The hospital also participates in a data-sharing arrangement with five other Indianapolis hospitals and exercises extreme caution over new drugs. “We don't use new drugs unless there's nothing else like them on Earth,” says McDonald. “Otherwise, we wait four or five years.”
At Intermountain Health Care Hospital in Salt Lake City, pharmacists receive alerts about possible symptoms of drug reactions, then visit patients' bedsides looking for signs of adverse events.
Independent programs, some initiated by the federal government, are synthesizing and translating scientific data into digestible, comparative studies of various classes of drugs. Beginning in 1997, the federal Agency for Healthcare Research and Quality has awarded a series of five-year contracts to 12 public and private institutions in the United States and Canada to establish evidence-based practice centers. One of the most active, the Oregon Health & Science University in Portland, established a Drug Effectiveness Review Project and has issued several reports and updates.
Institutions of all sizes — from the 200-doctor Everett Clinic in Washington state to the giant Kaiser Permanente HMO in California — have adopted in-house initiatives to improve drug safety. Both Kaiser and Everett, for example, bar drug-company representatives from visiting doctors unless specifically invited and ban free samples. They also provide doctors with expert pharmacological “counter-detailing,” or price and efficacy comparisons designed to counter the promotional claims made by drug companies and their sales representatives.
“We've been counter-detailing the Cox-2s for years,” said Jennifer Wilson Norton, director of pharmacy services at the Everett Clinic. “The [cardiovascular] problems weren't news to us or to our providers.”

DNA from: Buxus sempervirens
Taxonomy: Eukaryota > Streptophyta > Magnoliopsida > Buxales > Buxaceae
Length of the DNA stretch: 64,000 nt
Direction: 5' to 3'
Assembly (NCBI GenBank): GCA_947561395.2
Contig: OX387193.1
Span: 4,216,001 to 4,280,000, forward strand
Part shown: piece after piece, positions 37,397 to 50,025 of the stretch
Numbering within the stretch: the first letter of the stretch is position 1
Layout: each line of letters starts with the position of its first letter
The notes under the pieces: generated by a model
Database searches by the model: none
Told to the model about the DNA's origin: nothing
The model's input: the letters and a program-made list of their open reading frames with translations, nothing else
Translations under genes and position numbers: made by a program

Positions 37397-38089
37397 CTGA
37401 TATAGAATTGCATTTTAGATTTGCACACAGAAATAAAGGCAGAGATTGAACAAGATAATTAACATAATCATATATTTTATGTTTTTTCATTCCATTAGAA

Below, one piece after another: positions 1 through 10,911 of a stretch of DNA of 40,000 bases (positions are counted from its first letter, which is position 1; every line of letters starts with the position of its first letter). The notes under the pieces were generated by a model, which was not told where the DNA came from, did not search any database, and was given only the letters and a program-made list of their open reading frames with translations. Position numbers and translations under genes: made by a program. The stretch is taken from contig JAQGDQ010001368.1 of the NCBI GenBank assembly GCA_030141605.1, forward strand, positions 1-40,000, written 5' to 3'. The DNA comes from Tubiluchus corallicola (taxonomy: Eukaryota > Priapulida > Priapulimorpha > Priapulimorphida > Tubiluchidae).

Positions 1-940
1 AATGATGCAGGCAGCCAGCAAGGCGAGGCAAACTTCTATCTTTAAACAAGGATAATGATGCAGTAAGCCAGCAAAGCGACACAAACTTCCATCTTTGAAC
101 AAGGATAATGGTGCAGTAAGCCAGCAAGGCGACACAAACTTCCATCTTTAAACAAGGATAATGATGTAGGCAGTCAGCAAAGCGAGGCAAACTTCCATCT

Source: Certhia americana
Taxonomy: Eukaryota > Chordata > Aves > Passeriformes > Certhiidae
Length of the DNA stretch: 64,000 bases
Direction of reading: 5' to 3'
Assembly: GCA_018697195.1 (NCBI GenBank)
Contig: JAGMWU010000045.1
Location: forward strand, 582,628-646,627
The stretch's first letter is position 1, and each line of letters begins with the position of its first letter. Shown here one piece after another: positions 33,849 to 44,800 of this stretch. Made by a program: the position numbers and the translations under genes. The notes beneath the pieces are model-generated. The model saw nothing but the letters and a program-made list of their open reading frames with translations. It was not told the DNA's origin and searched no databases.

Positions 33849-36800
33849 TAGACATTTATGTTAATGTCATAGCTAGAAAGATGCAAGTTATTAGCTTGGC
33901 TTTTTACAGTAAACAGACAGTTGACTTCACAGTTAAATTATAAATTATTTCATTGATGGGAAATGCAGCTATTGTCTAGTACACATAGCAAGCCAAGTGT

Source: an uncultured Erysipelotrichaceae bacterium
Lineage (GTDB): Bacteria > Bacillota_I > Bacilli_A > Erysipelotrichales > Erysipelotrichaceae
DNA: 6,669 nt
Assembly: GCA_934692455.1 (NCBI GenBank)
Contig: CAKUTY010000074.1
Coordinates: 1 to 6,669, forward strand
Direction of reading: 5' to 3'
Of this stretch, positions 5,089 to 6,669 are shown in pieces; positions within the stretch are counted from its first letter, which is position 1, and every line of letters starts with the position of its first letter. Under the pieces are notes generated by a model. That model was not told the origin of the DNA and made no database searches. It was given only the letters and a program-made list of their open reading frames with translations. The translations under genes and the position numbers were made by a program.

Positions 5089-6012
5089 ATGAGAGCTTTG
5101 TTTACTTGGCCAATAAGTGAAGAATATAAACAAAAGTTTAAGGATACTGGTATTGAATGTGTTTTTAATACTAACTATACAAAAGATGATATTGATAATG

In January, Kaiser Permanente pharmacies stopped stocking Bextra, the first time the HMO has ever banned an FDA-approved drug.
Other countries have developed effective post-market surveillance techniques. For example, more than 20 “pharmaco-vigilance centers” in France have evolved into vast repositories of information about medications. In case of an adverse event, the centers work with doctors to determine if it is tied to a drug or another factor. All information is passed to the country's central drug regulators. The system unearthed a problem with the anti-psychotic drug olanzapine (marketed as Zyprexa in the United States) that was significant enough to warrant a label change.
In England, black triangles are required on the labels of newly approved drugs to signal the need for vigilance by doctors. In addition, the Drug Safety Research unit of Britain's Medicines and Health Care Products Regulatory Agency sends so-called “Green Cards” to doctors seeking information about certain drugs. The compliance rate is better than half.
Pharmacists in England also report adverse reactions to drugs, and computers record long-term side effects. In January 2005, England's health minister announced that regulators would begin collecting and publishing online patient reports of adverse drug side effects.